The activity of ‘banking’ is going to become a lot less defined, owned or identifiable in the next few years as many non-banks start infringing on the traditional activities of banking, and as banks are forced to collaborate more and more to get their products and services into the hands of consumers. While we still have banks doing the heavy lifting, much of the basic day-to-day activities of banking will become purely functional and will be measured by consumers on the utility of that functionality, rather than the underlying regulation of the company or institution that provides it. Thus, customers won’t really care if a bank is at the front end or what it’s called; just that they can get access to banking safely, conveniently and securely.

What will regulators have to say about this? Well that’s an entirely different matter.

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Beyond the Branch – New Distribution Mechanisms

In Bank Innovation, Engagement Banking, Future of Banking on February 1, 2012 at 15:40

There’s a great deal of discussion and debate around what will ultimately happen to banking as a result of the massive changes in connectivity, utility, mobility and customer experience taking place right now. One thing is for sure, the world is changing.

We see PayPal owning online payments, with others like Stripe hot on their tails.

Square is attempting to disrupt the POS and circumvent the existing payments rails by going cardless.

Simple and Movenbank are vying for the new definition of the ‘bank account’.

Telcos like Rogers applying for banking licenses, and ISYS pitching head-to-head with banks for mobile wallet dominance in North America.

We also see Facebook and Twitter becoming increasingly dominant channels for customer dialog.

New Disruptors Abound!

Intermediate or Disintermediate?

So will banks get disintermediated in all this? Well, yes and no. In economics,disintermediation is generally defined as the removal of intermediaries in a supply chain: “cutting out the middleman”. So there’s not too many middlemen in the typical retail banking distribution chain. To some extent in financial services this is already happening with the decline in stock brokers, insurance agents, etc in favor of direct. However, conversely, a bunch of newer aggregators and intermediaries are popping up as the interface to the bank or payments providers.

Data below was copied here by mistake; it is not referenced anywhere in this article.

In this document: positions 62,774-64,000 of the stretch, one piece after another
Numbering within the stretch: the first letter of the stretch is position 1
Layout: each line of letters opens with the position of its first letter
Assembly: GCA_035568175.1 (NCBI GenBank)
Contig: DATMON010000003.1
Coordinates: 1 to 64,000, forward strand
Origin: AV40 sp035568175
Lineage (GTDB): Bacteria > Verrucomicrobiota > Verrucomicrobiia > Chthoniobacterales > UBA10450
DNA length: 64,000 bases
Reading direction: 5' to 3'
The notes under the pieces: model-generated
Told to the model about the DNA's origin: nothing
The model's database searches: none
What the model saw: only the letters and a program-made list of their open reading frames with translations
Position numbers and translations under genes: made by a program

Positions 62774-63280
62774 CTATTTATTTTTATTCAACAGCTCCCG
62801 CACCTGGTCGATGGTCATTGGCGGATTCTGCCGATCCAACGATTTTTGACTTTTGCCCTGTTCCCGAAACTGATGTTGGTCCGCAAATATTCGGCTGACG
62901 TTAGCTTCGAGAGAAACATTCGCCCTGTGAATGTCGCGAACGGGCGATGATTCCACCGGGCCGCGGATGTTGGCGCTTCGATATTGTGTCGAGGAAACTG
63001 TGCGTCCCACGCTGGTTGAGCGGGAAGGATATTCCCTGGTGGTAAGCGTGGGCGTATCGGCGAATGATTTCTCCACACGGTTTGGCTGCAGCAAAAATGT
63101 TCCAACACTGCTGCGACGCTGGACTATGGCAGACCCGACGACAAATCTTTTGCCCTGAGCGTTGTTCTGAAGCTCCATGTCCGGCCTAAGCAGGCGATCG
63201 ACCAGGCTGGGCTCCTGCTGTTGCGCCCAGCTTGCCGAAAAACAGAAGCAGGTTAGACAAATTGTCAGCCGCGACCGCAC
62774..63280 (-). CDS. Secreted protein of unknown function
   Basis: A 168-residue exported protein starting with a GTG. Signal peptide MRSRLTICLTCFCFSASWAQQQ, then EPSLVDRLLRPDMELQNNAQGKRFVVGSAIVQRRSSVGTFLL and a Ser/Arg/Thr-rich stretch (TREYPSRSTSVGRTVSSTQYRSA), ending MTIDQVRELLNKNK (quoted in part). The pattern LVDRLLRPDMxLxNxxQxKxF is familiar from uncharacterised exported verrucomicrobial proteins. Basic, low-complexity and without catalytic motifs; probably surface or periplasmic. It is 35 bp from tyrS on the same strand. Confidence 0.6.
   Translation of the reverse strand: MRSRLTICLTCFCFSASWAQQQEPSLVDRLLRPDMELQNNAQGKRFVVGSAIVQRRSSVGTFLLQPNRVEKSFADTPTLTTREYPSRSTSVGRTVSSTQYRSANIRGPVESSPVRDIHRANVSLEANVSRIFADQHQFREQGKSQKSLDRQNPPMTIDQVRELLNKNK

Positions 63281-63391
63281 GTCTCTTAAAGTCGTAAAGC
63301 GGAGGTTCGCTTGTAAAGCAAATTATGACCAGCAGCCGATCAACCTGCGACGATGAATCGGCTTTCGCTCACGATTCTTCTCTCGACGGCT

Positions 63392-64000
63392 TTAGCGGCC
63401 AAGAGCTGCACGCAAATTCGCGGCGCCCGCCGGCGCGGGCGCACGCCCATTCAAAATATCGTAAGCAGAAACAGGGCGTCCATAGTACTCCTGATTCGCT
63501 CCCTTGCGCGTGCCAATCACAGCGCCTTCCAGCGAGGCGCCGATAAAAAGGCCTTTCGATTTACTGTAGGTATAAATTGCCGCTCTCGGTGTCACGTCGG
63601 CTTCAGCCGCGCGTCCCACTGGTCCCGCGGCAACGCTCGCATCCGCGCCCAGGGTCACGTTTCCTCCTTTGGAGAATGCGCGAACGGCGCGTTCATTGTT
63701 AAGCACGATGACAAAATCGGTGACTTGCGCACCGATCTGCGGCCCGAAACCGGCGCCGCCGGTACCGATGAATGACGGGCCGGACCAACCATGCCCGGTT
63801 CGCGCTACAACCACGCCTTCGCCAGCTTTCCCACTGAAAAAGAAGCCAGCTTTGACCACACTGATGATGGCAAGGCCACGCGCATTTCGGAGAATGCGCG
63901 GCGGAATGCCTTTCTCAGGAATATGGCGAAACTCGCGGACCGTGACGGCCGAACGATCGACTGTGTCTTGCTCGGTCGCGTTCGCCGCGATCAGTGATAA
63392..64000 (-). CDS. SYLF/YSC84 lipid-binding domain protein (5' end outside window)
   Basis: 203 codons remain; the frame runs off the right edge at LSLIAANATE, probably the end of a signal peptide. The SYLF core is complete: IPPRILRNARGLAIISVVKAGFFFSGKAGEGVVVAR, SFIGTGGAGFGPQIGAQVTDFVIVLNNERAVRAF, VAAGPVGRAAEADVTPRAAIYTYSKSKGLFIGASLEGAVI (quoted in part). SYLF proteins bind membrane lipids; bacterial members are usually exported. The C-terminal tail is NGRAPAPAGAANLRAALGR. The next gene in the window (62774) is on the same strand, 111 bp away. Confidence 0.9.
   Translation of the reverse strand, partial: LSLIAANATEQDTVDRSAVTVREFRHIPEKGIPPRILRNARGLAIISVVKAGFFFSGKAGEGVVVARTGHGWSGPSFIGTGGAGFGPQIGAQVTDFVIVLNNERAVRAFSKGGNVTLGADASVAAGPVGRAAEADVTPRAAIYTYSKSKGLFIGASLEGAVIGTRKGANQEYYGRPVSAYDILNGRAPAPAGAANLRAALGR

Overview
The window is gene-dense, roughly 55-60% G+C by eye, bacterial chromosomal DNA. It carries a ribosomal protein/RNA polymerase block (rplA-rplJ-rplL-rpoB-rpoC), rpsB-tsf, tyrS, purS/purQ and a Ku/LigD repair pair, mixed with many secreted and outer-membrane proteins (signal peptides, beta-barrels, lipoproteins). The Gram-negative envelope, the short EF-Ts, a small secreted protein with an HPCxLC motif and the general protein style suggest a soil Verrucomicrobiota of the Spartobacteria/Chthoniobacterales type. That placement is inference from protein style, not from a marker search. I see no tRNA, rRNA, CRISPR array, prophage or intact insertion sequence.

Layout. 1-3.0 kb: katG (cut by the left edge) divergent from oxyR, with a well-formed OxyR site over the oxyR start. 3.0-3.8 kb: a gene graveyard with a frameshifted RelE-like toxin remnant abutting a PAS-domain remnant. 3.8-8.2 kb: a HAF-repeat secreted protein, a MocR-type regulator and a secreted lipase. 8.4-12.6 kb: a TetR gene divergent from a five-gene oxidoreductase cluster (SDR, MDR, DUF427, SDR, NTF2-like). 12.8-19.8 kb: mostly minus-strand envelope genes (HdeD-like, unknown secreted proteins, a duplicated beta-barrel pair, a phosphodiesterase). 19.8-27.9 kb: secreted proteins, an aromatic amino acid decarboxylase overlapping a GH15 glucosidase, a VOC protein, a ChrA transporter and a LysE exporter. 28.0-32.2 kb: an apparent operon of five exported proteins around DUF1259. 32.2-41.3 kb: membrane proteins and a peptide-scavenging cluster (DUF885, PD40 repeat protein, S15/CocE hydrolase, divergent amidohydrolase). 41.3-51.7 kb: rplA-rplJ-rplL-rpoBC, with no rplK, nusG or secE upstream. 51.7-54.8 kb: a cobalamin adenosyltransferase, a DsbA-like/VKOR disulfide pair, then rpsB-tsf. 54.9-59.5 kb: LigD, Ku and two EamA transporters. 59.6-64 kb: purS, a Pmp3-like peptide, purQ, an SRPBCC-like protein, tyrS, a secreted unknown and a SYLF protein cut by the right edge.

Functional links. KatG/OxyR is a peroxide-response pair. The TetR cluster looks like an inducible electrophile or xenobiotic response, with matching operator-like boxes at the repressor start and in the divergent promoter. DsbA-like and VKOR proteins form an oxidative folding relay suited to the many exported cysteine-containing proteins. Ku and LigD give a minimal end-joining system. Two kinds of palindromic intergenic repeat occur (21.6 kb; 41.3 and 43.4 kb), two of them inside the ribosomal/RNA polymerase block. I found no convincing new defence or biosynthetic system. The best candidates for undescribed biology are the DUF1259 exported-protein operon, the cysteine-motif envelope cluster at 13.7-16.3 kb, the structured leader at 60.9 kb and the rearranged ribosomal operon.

New intermediary plays in the last couple of years include Square, iTunes, Simple, Mint, and others. Probably the most interesting new intermediary to emerge in the last year or so is Google Wallet (or Google, or THE Google wallet – not like THE facebook though…) If you doubt the veracity of my statement, here’s proof – after just over 18 months of operation, Square supports 1/8th of all US merchants. They didn’t exist 2 years ago.

So we’re likely to see more variations on a theme in banking and payments, where new players are coming into the ecosystem and offering value beyond the traditional methods of distribution. In its purest form, this will be simply a challenge to the branch-led distribution model. How so? Ultimately, with mobile banking and payments, the branch and resultant paperwork processes becomes a convenience “penalty” for transactional and basic onboarding. This friction is a target for disruptors.